97. On the hotel thing, our kids are still too little to be in a room by themselves, but we try to get a suite where DH and I have a bedroom and the kids sleep on the pull out in the main room. That is ideal for us right now. Was just checking out Great Wolf Lodge in Orange County pretty close to Disneyland for a family get together before Christmas. They have theme suites with a “Cave Room” that looks like a cave and has bunk beds in it which my kids would love.

  98. Have fun Denver! I am afraid of heights though and you couldn’t pay me enough to get on that death trap, I mean, elevator! Or a helicopter, for that matter.

    Our travel big splurge was our French Polynesia honeymoon- the luxury overwater bungalows and all. Don’t regret a penny of it.

  99. Back in my adult only bike tour days, we just arranged everything ourselves and carted our own gear – the freedom and flexibility was part of the joy. When I started considering touring with kids, I looked into tours with companies like Backroads because I thought it would be easier if someone was schlepping the bags. But those companies are also clearly oriented to adults, and usually feature luxury B&Bs as the only lodging option. I rate staying in a quaint, antique filled, floral chintz B&B with kids as only slightly more acceptable than being stuck on a canal boat with kids. Every moment in the B&B would be terrfiying, waiting for DD to knock over an antique vase or DS2 to swipe his hands on the floral wall paper. Plus, B&B’s tend to charge by the (small) room, and once you have 5 people, it costs a fortune.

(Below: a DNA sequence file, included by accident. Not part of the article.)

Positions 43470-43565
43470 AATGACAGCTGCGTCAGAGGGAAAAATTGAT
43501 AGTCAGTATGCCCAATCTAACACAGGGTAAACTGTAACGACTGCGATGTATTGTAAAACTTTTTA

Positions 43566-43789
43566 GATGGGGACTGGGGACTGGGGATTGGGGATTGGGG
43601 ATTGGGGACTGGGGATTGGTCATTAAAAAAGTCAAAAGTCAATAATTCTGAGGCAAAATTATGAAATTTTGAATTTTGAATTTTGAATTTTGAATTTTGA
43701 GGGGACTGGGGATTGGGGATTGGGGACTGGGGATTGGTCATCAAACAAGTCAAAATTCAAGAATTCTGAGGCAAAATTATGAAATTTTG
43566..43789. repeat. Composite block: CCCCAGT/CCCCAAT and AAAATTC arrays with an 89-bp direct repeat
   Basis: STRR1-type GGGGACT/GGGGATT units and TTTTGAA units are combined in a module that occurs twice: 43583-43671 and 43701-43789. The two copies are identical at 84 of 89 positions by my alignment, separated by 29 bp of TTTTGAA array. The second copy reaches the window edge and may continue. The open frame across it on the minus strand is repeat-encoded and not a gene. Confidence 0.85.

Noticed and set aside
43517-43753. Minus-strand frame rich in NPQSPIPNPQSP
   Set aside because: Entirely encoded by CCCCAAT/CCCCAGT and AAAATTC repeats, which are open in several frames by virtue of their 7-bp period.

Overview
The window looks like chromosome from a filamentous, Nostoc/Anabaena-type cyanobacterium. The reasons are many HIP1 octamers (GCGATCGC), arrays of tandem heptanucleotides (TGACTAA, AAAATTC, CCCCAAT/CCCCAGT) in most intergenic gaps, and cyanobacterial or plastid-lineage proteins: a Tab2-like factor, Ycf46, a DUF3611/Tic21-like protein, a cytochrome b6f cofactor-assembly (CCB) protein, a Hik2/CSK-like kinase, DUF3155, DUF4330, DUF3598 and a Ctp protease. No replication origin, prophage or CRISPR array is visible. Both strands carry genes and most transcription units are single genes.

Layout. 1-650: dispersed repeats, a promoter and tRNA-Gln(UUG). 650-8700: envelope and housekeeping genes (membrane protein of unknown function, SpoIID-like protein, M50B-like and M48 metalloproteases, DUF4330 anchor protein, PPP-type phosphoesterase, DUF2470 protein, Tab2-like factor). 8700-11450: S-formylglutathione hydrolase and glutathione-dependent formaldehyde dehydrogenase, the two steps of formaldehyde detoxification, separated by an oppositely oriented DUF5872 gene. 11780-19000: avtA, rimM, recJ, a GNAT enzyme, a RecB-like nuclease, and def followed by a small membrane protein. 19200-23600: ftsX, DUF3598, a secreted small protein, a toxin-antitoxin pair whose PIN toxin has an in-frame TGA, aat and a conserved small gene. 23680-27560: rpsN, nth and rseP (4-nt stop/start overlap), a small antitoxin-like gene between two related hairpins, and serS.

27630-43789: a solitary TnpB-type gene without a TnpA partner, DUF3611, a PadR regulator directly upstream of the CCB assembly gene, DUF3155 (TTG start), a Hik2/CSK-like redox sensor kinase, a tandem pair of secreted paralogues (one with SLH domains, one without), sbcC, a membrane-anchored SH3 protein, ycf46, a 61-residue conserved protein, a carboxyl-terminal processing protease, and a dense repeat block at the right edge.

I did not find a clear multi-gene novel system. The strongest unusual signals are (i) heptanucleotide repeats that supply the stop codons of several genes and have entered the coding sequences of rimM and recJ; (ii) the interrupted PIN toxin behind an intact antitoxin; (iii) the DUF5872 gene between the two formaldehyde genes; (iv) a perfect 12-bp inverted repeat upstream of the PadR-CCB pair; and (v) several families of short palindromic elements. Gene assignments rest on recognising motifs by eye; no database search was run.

If we had gone to France, I was looking at a company that sets you up for bike touring in Brittany. They rent you the bikes, the panniers, the tent, the stove, etc, and give you tour maps. They will also come if your bike breaks down. If we make it to France next, year, I may well try them

  100. Lodging wise, we have veer between camping and Residence Inns. In fact, our upcoming trip will feature both

  101. We just booked a house in Cape Cod for a week next month through VRBO – I’m nervous because we have never used VRBO before, but with three kids too small to sleep alone in an adjoining hotel room and our multitude of food allergies, I hope a house with three bedrooms and a kitchen and fenced yard will be easier than cramming five of us into a holiday inn.

    Slightly more expensive than a hotel, but not much.

    Past splurges were the helicopter tour of the Big Island on our honeymoon, and a tour guide with a car and nice hotels in Shanghai.

    We wound up being really glad we had the tour guide, as the driving around Shanghai was insane (and I have no problem driving in Manhattan and Boston).